“Member states contribute according to their possibilities and obligations which they declare within the ‘Force Goals’,” Káčer told The Slovak Spectator, adding that Slovakia’s contribution would depend on the conclusions of the planning process and other circumstances.

Káčer said that although there is no consensus among NATO members at this time about joining the military intervention in Libya, it is also true that there is “an effective coalition to enforce the decision of the UN Security Council which is supported by several NATO member states”. He added his opinion that the international community had waited too long and that the large military operation and loss of lives might have been spared if the EU and NATO members in the UN Security Council would have clearly stated that Gaddafi’s use of brutal force against the Libyan people would not be tolerated.

“Here we can see clearly that value-based politics is more effective than an unboundedly utilitarian and mercantile approach,” Káčer said.

Slovakia’s capacity is low

Slovakia’s ability to fulfil its obligations towards NATO were recently criticised by the alliance’s high representative, Frank Boland, who said after a visit that the Slovak army is lagging behind in modernisation due to underfunding since 2007. Slovakia has been a NATO member since 2004.

Slovak Defence Minister Ľubomír Galko announced on March 18 that Slovakia did not possess capacities to provide effective assistance at this stage of the military intervention.

“We will support all the steps towards restoring peace and towards creating a free society in Libya,” Galko said, as quoted by the Sme daily, adding that this support included not vetoing decisions made by NATO and potentially opening Slovakia’s skies for NATO operations.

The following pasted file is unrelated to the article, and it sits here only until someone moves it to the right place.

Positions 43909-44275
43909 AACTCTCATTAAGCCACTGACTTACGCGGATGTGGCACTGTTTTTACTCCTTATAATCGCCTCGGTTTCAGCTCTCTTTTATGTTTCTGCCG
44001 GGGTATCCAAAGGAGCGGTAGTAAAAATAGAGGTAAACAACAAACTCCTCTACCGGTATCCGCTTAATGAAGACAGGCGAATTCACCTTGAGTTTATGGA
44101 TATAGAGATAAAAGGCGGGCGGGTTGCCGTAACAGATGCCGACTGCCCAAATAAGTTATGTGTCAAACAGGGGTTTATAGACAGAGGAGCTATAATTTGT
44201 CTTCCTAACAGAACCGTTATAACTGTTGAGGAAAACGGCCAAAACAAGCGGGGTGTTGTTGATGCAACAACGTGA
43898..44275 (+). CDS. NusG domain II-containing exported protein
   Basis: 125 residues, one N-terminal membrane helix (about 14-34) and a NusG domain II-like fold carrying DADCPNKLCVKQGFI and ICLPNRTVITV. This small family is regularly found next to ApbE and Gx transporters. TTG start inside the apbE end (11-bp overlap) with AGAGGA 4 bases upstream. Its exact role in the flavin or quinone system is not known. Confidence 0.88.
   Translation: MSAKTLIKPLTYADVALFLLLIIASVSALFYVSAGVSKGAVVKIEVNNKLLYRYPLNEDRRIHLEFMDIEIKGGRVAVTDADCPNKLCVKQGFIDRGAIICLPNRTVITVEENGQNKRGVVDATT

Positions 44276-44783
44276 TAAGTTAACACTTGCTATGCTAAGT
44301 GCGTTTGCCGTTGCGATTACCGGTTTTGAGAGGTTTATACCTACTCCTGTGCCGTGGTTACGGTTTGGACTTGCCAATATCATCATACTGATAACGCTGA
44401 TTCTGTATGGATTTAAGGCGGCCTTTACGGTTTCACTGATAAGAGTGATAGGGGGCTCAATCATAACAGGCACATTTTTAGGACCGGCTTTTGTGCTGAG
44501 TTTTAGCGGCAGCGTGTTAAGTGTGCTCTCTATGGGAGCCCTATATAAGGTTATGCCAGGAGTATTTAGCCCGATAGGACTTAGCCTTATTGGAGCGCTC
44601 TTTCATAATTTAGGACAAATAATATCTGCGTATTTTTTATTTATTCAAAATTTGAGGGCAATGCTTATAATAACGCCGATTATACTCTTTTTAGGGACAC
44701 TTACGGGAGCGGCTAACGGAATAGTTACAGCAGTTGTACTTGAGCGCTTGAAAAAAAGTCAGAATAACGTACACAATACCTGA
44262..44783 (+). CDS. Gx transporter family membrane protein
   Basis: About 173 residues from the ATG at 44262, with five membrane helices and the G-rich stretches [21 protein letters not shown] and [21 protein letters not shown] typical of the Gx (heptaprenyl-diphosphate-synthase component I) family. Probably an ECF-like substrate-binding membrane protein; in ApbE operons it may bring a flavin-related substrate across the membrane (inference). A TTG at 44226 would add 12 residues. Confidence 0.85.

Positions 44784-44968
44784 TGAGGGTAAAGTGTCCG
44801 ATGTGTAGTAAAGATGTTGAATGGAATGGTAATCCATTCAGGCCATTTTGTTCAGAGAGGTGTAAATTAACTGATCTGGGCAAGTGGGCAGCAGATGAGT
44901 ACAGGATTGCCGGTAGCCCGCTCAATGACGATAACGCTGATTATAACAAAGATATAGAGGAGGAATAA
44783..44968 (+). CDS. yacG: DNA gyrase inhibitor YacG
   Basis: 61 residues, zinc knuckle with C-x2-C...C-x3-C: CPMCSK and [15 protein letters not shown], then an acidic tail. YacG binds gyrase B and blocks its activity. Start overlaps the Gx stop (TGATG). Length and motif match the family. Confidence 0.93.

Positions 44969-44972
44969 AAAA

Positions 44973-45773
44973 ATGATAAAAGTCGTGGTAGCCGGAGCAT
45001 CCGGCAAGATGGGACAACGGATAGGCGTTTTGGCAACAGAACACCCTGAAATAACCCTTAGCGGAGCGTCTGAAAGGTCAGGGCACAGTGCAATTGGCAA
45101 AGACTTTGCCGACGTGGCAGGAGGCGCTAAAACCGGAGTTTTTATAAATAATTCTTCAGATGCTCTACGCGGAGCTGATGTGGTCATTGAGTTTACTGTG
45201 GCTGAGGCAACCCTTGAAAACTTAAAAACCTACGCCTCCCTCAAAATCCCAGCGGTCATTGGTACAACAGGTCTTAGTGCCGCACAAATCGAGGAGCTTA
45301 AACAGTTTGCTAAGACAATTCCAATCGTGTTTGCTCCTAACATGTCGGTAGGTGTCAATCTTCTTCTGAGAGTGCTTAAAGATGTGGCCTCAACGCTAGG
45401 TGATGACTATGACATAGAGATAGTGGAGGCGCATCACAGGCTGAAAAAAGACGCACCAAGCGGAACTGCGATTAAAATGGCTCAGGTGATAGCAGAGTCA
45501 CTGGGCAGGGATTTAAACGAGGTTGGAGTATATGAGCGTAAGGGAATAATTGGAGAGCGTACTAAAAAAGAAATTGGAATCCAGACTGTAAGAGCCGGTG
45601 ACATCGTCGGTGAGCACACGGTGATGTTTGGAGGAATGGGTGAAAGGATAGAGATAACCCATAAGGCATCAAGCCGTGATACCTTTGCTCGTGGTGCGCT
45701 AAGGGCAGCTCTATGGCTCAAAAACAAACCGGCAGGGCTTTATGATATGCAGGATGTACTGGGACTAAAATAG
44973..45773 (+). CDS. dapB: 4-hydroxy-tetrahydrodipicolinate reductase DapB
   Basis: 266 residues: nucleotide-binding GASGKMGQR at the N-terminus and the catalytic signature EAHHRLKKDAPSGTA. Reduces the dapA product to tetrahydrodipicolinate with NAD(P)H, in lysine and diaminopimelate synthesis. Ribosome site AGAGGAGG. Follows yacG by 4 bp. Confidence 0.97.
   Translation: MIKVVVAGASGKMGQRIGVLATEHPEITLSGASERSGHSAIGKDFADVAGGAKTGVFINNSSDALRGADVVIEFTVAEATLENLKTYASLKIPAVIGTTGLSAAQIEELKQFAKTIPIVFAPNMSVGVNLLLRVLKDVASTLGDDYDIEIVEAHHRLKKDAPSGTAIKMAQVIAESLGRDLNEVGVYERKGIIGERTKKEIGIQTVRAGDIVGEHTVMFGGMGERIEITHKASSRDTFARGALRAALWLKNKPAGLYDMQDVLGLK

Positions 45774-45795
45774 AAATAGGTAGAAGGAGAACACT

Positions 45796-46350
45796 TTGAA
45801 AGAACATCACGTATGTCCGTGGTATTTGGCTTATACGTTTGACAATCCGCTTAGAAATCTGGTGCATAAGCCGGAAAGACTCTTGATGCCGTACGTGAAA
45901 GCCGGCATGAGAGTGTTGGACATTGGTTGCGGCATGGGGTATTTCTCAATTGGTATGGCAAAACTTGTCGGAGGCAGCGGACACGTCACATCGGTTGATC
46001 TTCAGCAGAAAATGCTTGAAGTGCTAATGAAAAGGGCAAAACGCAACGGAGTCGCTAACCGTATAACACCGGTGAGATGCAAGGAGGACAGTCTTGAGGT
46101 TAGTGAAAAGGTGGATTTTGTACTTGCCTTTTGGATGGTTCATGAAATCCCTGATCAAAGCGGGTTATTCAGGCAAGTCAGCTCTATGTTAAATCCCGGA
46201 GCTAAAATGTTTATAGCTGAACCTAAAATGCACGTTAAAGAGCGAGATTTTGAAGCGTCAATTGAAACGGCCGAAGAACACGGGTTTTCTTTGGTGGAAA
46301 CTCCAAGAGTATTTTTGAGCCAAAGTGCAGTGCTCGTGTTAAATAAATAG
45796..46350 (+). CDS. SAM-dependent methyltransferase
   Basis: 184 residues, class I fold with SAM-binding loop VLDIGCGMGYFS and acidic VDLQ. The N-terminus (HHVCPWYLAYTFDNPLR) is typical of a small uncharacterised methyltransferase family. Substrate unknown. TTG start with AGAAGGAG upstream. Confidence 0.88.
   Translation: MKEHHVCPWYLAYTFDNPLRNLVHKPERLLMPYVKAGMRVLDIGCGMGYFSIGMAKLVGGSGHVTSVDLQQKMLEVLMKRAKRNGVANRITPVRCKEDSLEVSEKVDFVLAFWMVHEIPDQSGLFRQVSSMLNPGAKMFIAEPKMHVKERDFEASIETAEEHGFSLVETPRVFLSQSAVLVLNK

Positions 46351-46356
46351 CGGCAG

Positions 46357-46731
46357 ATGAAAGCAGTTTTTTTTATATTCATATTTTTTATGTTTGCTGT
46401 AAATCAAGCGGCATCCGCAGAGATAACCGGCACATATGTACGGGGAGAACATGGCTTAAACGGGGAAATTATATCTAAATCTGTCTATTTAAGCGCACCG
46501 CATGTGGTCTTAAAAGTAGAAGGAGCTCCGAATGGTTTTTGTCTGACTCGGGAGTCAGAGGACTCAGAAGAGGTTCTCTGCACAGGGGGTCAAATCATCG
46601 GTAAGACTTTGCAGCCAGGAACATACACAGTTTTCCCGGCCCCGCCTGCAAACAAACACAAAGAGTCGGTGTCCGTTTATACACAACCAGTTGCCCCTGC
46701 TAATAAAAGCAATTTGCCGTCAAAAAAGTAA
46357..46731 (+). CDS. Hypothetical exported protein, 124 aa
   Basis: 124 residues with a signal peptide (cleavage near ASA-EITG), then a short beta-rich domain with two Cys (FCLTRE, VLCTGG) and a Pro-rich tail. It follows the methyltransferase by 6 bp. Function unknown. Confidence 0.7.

Slovakia has contributed to past and current NATO military operations primarily with engineering units, demining experts and personnel for infrastructure construction.

Political and economic analysts do not expect the military intervention in Libya to have any particularly strong impact on Slovakia other than witnessing higher petrol prices or Slovak companies that had operated in Libya being affected.


Is Jasmine like Velvet?

Amnesty International Slovensko organised a protest in front of the Libyan embassy in Bratislava on March 21 that drew only 15 people. The participants lit candles and honoured those who had been victimised by the violence in Libya with a minute of silence.

Some political analysts have stated they see similarities between the recent uprisings of people in the Arab world, the so-called Jasmine Revolution in Tunisia, with the revolutions which led to the fall of communism in central Europe, such as the Velvet Revolution in Czechoslovakia.

Samson of SFPA rejected such a comparison, saying that in central and eastern Europe the aim was not only to change the ruling regime but also to change in the entire political system, which he said is not the case in the countries of north Africa and the Middle East.

“In the Arab countries a change of regime, or only of the leaders, might occur but not a change of the system or even the state ideology, which is Islam – not only as religion but also as part of the legislative system,” Samson said.

Káčer, on the other hand, sees a parallel based on universal human values.

“It’s true that the desire for freedom is a universal human value and whatever the authoritarian regime may be, the day will come sooner or later when it will suffer a blow,” Káčer said, adding that not all revolutions in history brought a stronger and more effective model to their societies.